The Council meets at the site of the World Congresses of the Society. At any other time, the Council conducts its business by conference call or preferably by email. Special meetings of the Council may be called by or at the request of the President, or one third of the members of the Council. All special meetings of the Council are conducted by conference call.

The 22 elected Council members are allocated in the following manner. Each region whose membership number is at least 3 percent of the Society’s total membership at June 30 of the previous year is entitled to one Council seat. The remaining Council seats are allocated among the regions by applying the D'Hondt method, illustrated below. To allow members to complete their terms, the adjustment in the regional composition of the Council would be made when the term of a Council member of the region losing the Council seat expires.

The D’Hondt method is illustrated below for 2016. The first table gives the membership size in each region as of June 30, 2015, and the fractions formed by dividing the membership by positive integers.

Membership in each region N and their fractions N/k (June 30, 2015)

  N N/2 N/3 N/4 N/5 N/6 N/7 N/8
Africa 42 21 14 11 8 7 6 5
Asia 723 362 241 181 145 121 103 90
Australasia 178 89 59 45 36 30 25 22
Europe and Other Areas 1,856 928 619 464 371 309 265 232
Latin America 218 109 73 55 44 36 31 27
North America 2,165 1,083 722 541 433 361 309 271

The application of the 3 percent threshold allocates one seat each to Australasia, Asia, Europe, Latin America, and North America. The D'Hondt method allocates the remaining 17 seats on the Council according to the ordering of the cells in the table above, starting with the largest cell. Based on the June 2015 data the 17 allocated Council seats are given by the grey shaded cells in the following table.

  N N/2 N/3 N/4 N/5 N/6 N/7 N/8 Council members from Region
Africa 34 42 43 44 45 46 47 48 0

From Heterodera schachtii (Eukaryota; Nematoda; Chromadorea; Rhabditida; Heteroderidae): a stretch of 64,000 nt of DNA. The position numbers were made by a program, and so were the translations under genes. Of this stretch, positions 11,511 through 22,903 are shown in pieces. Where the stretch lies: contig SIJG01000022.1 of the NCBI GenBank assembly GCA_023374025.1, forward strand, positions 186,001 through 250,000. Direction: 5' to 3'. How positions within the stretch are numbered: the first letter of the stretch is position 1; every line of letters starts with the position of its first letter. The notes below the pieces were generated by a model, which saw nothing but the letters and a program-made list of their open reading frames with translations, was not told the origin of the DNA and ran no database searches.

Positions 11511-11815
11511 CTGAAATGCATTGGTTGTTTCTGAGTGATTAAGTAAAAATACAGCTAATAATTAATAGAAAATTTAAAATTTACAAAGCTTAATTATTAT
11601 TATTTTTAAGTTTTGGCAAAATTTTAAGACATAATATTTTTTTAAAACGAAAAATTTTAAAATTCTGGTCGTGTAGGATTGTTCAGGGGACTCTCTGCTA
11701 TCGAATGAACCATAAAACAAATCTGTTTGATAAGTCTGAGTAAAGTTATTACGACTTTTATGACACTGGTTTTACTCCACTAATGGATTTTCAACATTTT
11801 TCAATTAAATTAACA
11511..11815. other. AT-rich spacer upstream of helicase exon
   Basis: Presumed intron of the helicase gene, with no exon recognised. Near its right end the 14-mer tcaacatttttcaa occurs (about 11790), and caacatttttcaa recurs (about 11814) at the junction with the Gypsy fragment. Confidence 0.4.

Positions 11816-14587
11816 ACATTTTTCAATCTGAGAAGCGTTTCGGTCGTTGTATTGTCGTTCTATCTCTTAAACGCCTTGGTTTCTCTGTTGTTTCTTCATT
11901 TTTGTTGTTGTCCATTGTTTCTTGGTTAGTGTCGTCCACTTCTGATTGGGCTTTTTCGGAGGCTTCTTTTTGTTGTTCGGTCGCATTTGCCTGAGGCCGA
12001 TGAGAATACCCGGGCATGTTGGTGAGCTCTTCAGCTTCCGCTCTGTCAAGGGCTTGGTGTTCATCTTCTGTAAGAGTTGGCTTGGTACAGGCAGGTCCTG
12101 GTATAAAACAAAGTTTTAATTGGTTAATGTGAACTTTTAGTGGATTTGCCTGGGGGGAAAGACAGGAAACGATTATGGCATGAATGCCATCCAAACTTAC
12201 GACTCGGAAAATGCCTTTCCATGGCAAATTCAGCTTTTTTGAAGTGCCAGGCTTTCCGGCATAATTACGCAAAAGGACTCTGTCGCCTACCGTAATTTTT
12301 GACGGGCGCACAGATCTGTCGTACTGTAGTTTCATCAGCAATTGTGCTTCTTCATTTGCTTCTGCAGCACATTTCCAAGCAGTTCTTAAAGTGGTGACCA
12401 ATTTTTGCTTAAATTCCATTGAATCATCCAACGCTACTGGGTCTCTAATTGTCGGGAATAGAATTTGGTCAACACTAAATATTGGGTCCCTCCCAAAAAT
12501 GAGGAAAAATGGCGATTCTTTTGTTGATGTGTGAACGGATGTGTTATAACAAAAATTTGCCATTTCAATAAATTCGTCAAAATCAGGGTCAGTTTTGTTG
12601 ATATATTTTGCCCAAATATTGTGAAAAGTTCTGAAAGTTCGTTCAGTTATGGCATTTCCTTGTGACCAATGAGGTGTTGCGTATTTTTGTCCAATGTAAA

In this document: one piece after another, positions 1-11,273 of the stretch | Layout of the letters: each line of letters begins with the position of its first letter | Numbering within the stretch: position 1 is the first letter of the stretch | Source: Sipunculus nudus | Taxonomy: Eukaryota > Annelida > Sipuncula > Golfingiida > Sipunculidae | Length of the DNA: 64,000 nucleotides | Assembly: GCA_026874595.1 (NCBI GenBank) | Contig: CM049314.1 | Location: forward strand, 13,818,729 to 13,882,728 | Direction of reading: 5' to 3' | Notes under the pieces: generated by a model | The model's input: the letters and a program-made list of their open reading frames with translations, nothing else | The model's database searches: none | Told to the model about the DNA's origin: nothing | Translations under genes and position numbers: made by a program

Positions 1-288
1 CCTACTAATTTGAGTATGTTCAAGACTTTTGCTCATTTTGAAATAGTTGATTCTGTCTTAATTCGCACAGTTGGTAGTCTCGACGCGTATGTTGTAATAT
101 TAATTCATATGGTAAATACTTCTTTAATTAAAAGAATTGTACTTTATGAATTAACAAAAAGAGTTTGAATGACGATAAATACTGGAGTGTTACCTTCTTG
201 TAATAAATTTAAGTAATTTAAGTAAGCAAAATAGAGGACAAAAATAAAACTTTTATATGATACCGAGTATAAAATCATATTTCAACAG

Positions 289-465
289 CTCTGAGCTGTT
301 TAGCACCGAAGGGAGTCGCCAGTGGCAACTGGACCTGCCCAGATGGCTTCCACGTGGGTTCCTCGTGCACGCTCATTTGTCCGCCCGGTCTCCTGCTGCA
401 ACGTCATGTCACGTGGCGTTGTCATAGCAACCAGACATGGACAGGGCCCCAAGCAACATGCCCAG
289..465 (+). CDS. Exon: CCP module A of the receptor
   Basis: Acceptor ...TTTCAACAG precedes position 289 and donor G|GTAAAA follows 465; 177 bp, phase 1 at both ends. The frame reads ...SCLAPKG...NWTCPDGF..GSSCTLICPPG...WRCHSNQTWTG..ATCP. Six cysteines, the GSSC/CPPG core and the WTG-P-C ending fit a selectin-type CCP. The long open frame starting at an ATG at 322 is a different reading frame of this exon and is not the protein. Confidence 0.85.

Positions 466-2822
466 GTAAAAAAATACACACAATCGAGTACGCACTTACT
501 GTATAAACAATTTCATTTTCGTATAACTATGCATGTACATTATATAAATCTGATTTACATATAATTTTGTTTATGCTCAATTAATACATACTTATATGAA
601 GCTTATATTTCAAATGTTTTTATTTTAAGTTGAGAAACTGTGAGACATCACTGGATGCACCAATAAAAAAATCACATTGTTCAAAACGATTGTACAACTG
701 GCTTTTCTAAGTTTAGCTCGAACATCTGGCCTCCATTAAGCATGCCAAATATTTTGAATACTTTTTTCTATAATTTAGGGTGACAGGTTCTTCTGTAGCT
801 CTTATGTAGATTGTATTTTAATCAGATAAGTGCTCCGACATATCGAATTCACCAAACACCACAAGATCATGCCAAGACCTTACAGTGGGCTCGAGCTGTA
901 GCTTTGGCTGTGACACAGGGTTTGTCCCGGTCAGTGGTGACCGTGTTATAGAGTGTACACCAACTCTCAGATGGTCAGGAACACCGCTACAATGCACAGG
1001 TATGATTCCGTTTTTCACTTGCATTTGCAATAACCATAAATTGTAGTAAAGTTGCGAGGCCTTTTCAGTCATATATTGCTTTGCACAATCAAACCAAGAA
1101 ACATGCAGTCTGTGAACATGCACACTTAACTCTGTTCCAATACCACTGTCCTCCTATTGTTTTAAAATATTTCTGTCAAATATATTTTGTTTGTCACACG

Asia 5 12 18 21 23 24 26 27 3
Australasia 22 28 30 32 36 38 40 41 1
Europe and Other Areas 2 4 7 9 11 14 17 19 8
Latin America 20 25 29 31 33 35 37 39 1
North America 1 3 6 8 10 13 15 16 9

3.2. Executive Committee

According to Article VI, Section 1 of the By-Laws, the Executive Committee is a subcommittee of the Council with the ordinary decision making authority of the Society. To the extent that such powers are not specifically reserved solely to the Council by law, the Executive Committee shall have all of the powers and authority of the Council in the intervals between meetings of the Council.

The Executive Committee consists of 12 members. The voting members are the President, the two Vice-Presidents, and 4 At-Large members elected by the Council among its members from at least three different regions. The Past President, the Executive Vice-President, and the Editors of the Society journals are nonvoting members. The Executive Committee is chaired by the President.

At-Large members of the Executive Committee are elected according to the rules set in 3.3. They serve 4 year terms. Council members who are Editors or Co-Editors of the Society journals cannot be At-Large members. If an At-Large member is elected Second Vice-President, is appointed Editor or Co-Editor of one of the Society journals, or resigns for whatever reason, a new member will be elected to complete the remaining term. If this term is one or two years, the new member would be eligible for immediate reelection.

The Executive Committee meets at least once a year, normally in late August at the site of the European Summer Meeting on the day before the first day of sessions. At the end of these meetings, the voting members hold a "closed meeting" at which they discuss the performance of the Executive Vice-President, the General Manager, the Publications Manager and the Editors of the Society journals. This occasion provides an opportunity for the voting members to decide on changes in case of unsatisfactory performance. The Executive Committee may also meet at any other convenient time, for example at the site of the North American Winter Meeting. It may also conduct its business by conference call or email.

The Executive Vice-President will send to the Council the agenda (and any appropriate supporting documents) of the meetings of the Executive Committee at least three weeks before the meetings, so that any Council member can make suggestions. The agenda will be posted on the Society"s website at least three weeks before the meetings, so that any Fellow or member can make suggestions. Any proposal supported by not less than 5 percent of the Fellows shall be put on the agenda of the next meeting of the Executive Committee if sent to the Executive Vice-President at least one month before the meeting. The minutes of these meetings will be sent to the Council and a summary of decisions posted on the Society's website.

The specific functions of the Executive Committee are:

  1. Review existing activities of the Society and consider proposals for new activities.
  2. Submit proposals for major changes in policy to the Council and/or the Fellows for their approval.
  3. Appoint the Editor, and Co-Editors of Econometrica, QE, and TE, and the Editors of the Monograph Series. Make recommendations concerning the content, format, and publication arrangements.